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UMW chief welcomes freshmen
UMW President Rick Hurley greets students on move-in day

 With Chief of Staff Marty Wilder (left) at his side, Hurley greets one of the 969 freshman students at UMW.
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Date published: 8/19/2010


Sweat seeped through University of Mary Washington President Rick Hurley's yellow polo shirt yesterday as he helped assemble a freshman's bunk bed.

It was move-in day for UMW's freshmen and transfer students, his first as the university's ninth president.

Hurley, however, looked like an average Joe as he visited several dorms and introduced himself to students and parents.

After helping with the bunk bed, he shook freshman Emma Eggers' hand.

"I'm the president, I just wanted to welcome you," he said as Eggers' father and a university maintenance man continued to work on the bed.

Hurley's chief of staff, Marty Wilder, added with a smile: "This is a full-service institution."

Wilder suggested the move-in day meet and greet during a meeting of Hurley's executive cabinet.

Many students complained that former President Judy Hample, who resigned this year, wasn't visible on campus.

Hurley, who became president July 1, said he and other administrators decided to informally welcome students "just to underscore that we are a small institution with a personal touch."

For a couple hours, he walked into dorm rooms and introduced himself: "Hey, I'm Rick Hurley. I'm the president."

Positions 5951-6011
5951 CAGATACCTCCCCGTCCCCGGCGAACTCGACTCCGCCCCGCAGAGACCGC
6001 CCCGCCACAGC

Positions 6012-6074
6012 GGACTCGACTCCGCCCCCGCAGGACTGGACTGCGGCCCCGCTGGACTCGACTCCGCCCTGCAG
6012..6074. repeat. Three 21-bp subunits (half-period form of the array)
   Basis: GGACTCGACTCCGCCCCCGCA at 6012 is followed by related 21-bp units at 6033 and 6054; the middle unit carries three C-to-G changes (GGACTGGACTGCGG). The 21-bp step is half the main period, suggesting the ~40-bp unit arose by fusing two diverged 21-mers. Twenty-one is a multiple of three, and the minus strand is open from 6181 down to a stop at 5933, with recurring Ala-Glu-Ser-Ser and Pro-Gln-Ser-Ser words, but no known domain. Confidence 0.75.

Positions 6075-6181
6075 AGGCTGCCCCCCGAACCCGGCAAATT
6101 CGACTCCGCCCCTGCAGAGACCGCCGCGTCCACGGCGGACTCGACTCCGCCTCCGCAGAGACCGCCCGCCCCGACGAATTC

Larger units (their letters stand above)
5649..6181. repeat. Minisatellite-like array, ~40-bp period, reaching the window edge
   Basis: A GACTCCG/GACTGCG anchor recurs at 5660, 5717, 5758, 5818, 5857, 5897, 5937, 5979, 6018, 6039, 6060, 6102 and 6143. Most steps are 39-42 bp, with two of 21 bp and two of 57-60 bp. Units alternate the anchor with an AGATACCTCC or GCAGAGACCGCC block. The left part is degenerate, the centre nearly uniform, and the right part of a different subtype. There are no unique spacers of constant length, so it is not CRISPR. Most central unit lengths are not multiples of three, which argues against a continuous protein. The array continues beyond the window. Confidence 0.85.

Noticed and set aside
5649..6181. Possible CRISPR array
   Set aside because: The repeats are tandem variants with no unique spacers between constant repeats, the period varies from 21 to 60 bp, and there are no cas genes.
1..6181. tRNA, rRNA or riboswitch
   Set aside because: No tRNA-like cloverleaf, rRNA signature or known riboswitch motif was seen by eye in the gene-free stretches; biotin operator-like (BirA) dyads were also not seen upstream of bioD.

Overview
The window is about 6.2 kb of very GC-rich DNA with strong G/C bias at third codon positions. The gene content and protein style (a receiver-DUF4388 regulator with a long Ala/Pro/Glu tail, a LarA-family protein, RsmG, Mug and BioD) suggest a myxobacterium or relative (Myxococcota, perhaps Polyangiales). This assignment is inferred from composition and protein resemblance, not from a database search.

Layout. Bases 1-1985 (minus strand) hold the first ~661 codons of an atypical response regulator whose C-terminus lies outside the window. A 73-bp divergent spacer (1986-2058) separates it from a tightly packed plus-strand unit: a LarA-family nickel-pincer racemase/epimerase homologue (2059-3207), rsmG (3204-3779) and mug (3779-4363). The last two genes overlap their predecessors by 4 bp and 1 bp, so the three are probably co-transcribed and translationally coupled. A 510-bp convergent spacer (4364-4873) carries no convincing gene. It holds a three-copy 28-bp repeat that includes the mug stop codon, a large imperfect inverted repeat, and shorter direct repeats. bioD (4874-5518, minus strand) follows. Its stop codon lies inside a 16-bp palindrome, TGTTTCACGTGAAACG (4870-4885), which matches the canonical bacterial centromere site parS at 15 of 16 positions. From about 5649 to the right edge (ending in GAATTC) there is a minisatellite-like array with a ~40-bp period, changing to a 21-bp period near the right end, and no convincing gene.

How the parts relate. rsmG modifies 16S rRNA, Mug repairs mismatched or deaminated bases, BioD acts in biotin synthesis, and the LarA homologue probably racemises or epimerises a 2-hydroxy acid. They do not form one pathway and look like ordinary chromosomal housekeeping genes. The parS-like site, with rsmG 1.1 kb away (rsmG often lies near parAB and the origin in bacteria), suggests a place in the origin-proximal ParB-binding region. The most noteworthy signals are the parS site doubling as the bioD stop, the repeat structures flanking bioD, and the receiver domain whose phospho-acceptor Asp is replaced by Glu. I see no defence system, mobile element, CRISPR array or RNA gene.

Parents and students appreciated the gesture.

"I thought it was really cool," said freshman Colleen Acker, 18, of Wilmington, Del. "It kind of caught me off guard."

Parent Lisa Clause of Salem took a picture of her daughter chatting with Hurley.

"It's a real personal touch that you might not get at a large school," she said. "That's part of the reason we came here--that home-away-from-home feeling."

Freshman Patrick Byrne, 18, of Fairfax County used Hurley's visit as an opportunity to make a sales pitch to the president, urging him to buy a $12 rugby T-shirt to support UMW's team.

Hurley told him to drop by his office, and he'd buy one.

"I'm definitely going there today," Byrne said.

One of Hurley's last stops was the dorm where he had helped with the bunk bed earlier in the day. Tom Eggers, the father whom he assisted, hadn't realized Hurley was the university president until after he had left.

"I wish I'd have paid attention when he said who he was," said Eggers, who was too distracted assembling the bunk bed. "I'd have made a better impression."

He was able to greet Hurley when the president dropped by for a second time and asked, "Did you get that bed squared away?"

"I'm really happy to see the reaction of folks," Hurley said. "I just think it creates good chemistry right from the start."

Jeff Branscome: 540/374-5402
Email: jbranscome@freelancestar.com

The University of Mary Washington welcomed 969 freshmen and 237 transfer students during move-in day yesterday. Here's a breakdown of the freshman class:












Hispanic or Latino


Native Hawaiian or other Pacific Islander


Ethnicity reported but not race


Did not identify race or ethnic group

*Students could select more than one racial category, which is why the numbers exceed the total number of freshmen.